Canadian biodiesel plant to produce clean fuel from flax

A tiny Canadian startup company that is preparing to open a biodiesel plant in Toronto this spring says it will produce clean fuel, animal feed and human food all from the modest flax seed.

Privately held Energy Innovation Corp., which has also developed a way to produce biofuel from used coffee grounds, said its production process creates multiple revenue streams, but no waste.

“The demand is actually 10 times more than we think we’ll be able to supply over the next 16 to 18 months,” said the company’s 27-year-old chief executive, Jon Dwyer.

Canada’s appetite for biodiesel, typically produced from animal fat, used cooking oil, soybeans or canola, is expected to soar.

A government mandate will require two-per-cent renewable content in all diesel fuel in 2011, though a start date has not yet been set. Canadian Renewable Fuels Association president Gordon Quaiattini said he expects an announcement on timing in the next few weeks.

Canada currently produces about 200 million litres of biodiesel annually, but will need about 550 million litres to meet government quotas.

Energy Innovation plans to make up to 10 million litres of biodiesel annually at its Toronto plant while it chases “monstrous markets” for animal and human feed.

It has rights to a process that uses 40 per cent of the flax seed for fuel, with the remainder turned into meal.


Rich in Omega-3 fatty acids, the meal has lucrative markets as chicken, cattle, shrimp and fish feed, Dwyer said. Energy Innovation is also marketing a high-protein, gluten-free flax flour for human consumption.

The company, which has operated a 3.2-million litre capacity pilot plant in Port Colborne, Ont., since 2006, now has ambitious expansion plans.

Dwyer, who scraped together $60,000 to fund the company’s research and development, and has since raised more than $1 million, wants to open “a minimum” of eight more plants in the province over the next three years.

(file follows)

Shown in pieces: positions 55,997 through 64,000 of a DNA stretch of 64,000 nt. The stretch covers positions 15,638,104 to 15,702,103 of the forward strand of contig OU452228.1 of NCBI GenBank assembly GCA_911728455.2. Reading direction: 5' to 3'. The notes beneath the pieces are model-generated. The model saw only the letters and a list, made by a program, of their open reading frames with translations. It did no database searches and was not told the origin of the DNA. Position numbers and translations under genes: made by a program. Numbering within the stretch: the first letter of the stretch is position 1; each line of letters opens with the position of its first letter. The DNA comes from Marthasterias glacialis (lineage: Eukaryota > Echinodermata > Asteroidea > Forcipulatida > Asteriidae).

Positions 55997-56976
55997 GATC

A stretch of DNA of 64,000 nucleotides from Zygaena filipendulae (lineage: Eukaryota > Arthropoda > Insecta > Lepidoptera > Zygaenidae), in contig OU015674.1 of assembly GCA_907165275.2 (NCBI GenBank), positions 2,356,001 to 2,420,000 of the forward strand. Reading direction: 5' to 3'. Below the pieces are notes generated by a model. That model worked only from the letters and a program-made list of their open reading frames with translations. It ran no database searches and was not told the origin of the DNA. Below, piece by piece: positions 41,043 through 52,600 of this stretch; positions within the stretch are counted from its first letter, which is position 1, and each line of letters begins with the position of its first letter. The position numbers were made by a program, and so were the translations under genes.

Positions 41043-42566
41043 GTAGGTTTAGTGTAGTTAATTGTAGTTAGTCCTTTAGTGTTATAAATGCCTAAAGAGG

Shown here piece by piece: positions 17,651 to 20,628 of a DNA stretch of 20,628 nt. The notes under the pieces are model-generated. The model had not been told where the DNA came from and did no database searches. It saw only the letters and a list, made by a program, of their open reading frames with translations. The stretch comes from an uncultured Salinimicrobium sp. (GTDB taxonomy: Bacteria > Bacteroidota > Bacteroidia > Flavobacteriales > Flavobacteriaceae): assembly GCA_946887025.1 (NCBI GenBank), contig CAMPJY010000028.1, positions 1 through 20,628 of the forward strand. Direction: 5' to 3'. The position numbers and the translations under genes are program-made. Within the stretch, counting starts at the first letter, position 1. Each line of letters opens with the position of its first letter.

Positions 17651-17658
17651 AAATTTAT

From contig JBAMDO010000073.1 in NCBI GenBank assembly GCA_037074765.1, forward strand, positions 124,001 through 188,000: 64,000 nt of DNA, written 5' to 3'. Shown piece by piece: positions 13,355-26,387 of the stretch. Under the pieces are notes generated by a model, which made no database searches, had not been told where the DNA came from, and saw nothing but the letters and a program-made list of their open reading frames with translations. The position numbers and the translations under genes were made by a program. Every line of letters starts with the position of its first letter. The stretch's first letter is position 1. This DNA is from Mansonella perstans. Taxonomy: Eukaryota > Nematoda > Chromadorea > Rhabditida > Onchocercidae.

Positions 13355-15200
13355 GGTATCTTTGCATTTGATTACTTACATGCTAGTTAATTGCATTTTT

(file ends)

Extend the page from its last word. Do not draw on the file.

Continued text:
Biox Corp. is Canada’s biggest and only publicly traded biodiesel producer, with a 67-million-litre plant in Hamilton, Ont., that can process any feedstock. Biox has said it wants to build 10 similar plants in North America and Europe over the next decade.

Energy Innovation is planning for smaller facilities to ensure a secure supply of flax seed from local farmers.

Flax seed for the Toronto plant will come from a 1,200-acre farm owned by a major shareholder in the company.

“There isn’t a one-size-fits-all model,” said Quaiattini.

“What’s interesting about this technology and even the size of these plants … and the capital costs (is it makes them) very viable in not just Toronto, but in other parts of world as well.”

Energy Innovation is in contract talks with three customers for its Toronto plant, which will cost $2.5 million to build, Dwyer said. It has also held discussions with Metrolinx, the Toronto area’s public-transportation agency.

Canadian biodiesel producers export about 75 per cent of their fuel to the United States, which will use about three billion litres of the fuel in 2011, with demand seen rising to four billion litres by 2012, Quaiattini said.